Thoughts on an Introduction
I have, probably unwisely, signed up as a student with the Open University. A few comments on the introduction to the course materials.
Preconceptions, about Wales, they give a list. Confusing, in that these supposed stereotypes of Welshness are mostly ones I've never heard of. It's said that Wales didn't have a capital until 1955, when the government made Cardiff, as I shall refrain from calling it Caer Dydd, the Welsh capital. Wales had had centres of government in the past, although it's never been a single contiguous independent polity. Apparently one can sense a transition as one heads into wales "on the southern road" something which gives away more than it's meant to. There is a very south-centric aspect to Welsh government and society at present, the almost extinct southern dialect of Welsh having been chosen for massive European subsidies and official indoctrination in schools, not to mention use in broadcasting and government documents, while the north welsh dialect long actually used has been allowed to wither away. A coincidence, almost certainly, but DNA tests done to derive the genetic origins of various local populations as blood-archaeology, show a hefty dose of Anglo-Saxon DNA along the south coast of Wales, purportedly due to a Norman effort to repopulate the area with English and Frisian colonists.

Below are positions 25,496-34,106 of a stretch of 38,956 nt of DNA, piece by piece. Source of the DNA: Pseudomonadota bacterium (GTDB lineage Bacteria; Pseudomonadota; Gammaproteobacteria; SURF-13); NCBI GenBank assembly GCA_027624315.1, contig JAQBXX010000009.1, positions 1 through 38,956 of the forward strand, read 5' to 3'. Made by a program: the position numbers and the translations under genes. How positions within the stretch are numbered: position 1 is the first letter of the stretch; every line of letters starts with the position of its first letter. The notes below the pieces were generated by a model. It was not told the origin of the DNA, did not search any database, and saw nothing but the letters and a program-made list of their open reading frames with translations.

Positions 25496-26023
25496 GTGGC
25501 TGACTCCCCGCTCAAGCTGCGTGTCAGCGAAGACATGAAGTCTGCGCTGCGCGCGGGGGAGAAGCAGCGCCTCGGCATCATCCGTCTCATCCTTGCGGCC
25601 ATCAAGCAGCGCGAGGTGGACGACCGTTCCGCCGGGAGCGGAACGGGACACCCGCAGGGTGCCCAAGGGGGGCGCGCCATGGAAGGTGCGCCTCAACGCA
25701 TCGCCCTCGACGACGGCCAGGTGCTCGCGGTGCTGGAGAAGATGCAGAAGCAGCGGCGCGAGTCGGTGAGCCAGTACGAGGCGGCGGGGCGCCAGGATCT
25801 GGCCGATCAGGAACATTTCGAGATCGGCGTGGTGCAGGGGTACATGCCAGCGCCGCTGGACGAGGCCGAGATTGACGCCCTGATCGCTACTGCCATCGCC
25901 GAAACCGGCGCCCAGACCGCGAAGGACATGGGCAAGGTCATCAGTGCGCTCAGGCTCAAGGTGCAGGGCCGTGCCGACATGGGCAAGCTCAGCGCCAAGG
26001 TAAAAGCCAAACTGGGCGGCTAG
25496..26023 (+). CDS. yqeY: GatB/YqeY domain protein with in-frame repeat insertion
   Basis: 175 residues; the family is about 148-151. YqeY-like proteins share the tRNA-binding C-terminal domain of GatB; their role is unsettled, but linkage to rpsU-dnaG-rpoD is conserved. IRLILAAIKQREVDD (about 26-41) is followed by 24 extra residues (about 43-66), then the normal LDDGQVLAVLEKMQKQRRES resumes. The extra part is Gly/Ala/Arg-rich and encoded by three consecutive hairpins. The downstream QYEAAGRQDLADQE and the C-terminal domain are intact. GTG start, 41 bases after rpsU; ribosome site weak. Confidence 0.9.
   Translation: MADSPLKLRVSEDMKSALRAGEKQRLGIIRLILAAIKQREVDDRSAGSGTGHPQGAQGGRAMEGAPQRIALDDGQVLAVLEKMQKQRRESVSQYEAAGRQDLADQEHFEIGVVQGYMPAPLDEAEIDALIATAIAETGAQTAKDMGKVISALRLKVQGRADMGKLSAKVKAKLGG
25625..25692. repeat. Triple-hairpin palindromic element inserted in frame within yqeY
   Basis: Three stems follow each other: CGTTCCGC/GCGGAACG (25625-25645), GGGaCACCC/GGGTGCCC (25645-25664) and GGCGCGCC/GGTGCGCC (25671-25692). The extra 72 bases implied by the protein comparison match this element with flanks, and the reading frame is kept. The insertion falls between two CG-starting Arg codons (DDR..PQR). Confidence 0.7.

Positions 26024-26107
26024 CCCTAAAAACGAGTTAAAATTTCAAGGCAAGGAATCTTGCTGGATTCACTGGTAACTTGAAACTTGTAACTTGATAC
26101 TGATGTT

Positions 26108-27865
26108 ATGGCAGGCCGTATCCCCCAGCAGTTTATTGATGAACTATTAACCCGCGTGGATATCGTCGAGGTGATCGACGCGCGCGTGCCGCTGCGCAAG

Another thing said: it's as if Wales hasn't existed, and of course under the Act of Union this was the case. Wales was a mere part of England. An incosequential observation, but even so.